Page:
Social care workers in the public sector should pay higher pension contributions in order to save taxpayers money in the short term, an independent commission led by Lord Hutton has found.
A 1% increase in employee contributions could save the Treasury around £1bn per year, according to the Independent Public Services Pensions Commission’s interim report, published today.
“Given the implementation time for any longer term reforms there is a case for short term changes, especially given that the Commission found that current government assumptions may well underestimate the cost to the taxpayer,” said Hutton.
The majority of social workers are on the local government pension scheme, in which they currently contribute between 5.5% and 7.5% of their salary into pensions, with employers covering around 14% of the overall pay bill.
If contributions were raised by 1%, social workers earning £30,000 would have to pay an extra £300 per year into their pensions.
However, Hutton’s main focus was on longer-term reform. He made it clear that the final salary pension scheme should be scrapped, although he shied away from backing an alternative.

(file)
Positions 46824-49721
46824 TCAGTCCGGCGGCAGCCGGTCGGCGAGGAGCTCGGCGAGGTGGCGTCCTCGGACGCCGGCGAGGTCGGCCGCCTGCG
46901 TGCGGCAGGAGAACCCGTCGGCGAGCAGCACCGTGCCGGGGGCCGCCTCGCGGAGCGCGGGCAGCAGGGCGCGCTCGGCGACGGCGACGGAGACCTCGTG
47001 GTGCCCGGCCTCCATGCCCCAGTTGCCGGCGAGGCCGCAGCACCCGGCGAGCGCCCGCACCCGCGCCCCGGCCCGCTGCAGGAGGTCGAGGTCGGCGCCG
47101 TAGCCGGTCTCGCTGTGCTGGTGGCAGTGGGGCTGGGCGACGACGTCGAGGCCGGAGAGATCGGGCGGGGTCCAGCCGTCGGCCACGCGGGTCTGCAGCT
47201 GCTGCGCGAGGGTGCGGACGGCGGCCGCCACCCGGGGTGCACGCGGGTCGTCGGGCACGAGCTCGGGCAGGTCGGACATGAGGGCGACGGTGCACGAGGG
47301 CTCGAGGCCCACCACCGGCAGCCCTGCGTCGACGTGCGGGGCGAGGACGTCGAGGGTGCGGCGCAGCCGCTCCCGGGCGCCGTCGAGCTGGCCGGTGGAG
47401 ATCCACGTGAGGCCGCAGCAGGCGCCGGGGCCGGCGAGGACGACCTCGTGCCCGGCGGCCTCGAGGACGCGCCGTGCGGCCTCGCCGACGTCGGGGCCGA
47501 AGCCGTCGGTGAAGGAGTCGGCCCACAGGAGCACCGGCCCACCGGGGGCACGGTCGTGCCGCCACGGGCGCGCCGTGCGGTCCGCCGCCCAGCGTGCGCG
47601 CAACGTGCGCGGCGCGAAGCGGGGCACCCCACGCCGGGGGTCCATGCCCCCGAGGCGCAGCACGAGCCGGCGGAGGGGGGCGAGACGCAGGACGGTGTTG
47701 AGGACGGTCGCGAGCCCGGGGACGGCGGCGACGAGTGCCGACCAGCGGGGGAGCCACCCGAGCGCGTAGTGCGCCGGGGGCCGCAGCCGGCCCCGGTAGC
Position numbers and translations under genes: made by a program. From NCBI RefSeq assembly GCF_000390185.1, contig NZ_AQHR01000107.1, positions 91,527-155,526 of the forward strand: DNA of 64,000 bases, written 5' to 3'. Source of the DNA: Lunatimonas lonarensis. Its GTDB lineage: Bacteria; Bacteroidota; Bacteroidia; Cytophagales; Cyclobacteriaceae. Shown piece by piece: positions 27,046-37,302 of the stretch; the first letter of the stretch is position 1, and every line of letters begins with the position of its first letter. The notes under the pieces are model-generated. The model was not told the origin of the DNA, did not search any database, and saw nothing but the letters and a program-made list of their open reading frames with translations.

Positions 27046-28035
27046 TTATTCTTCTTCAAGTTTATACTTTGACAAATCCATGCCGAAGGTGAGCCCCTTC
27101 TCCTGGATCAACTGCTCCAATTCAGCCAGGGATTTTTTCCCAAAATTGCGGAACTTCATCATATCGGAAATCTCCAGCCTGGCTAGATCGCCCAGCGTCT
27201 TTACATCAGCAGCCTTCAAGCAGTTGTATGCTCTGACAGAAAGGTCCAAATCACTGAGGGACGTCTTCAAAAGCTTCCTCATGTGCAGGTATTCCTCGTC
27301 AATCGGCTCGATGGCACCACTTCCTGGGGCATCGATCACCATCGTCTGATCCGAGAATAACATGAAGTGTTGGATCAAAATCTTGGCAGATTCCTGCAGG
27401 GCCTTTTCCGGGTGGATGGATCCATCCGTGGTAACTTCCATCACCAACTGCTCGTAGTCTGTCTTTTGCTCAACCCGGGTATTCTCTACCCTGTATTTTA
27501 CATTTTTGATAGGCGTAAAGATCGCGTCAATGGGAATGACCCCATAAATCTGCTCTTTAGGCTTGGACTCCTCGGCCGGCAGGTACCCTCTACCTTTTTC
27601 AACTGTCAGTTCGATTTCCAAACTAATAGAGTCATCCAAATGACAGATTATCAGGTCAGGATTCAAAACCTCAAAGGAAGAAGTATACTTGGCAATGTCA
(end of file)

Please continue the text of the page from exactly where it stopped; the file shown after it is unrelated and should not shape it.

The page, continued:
“The final salary link in public services pensions is inherently unfair and can lead to high flyers getting almost twice as much back in pensions than those on more modest earnings for the same amount of pension contributions,” he said.
“In my final report [to be published before the next Budget in 2011] I will consider a range of alternative structures.
“This will include a career average alternative to the current final salary defined benefit schemes.”
Unions GMB, Unison and Unite played down the significance of the interim report but re-stated their opposition to any attacks on public sector pensions.
Brian Strutton, national secretary of GMB, said it was impossible to determine at this stage how reforms to public sector pensions might affect social workers.
“This is very much a work in progress,” he explained.
He admitted that switching to a career average pension scheme could benefit social care workers on low or average salaries.
The median midpoint salary for a social worker is £29,647 a year, according to a report commissioned by Unison last year.
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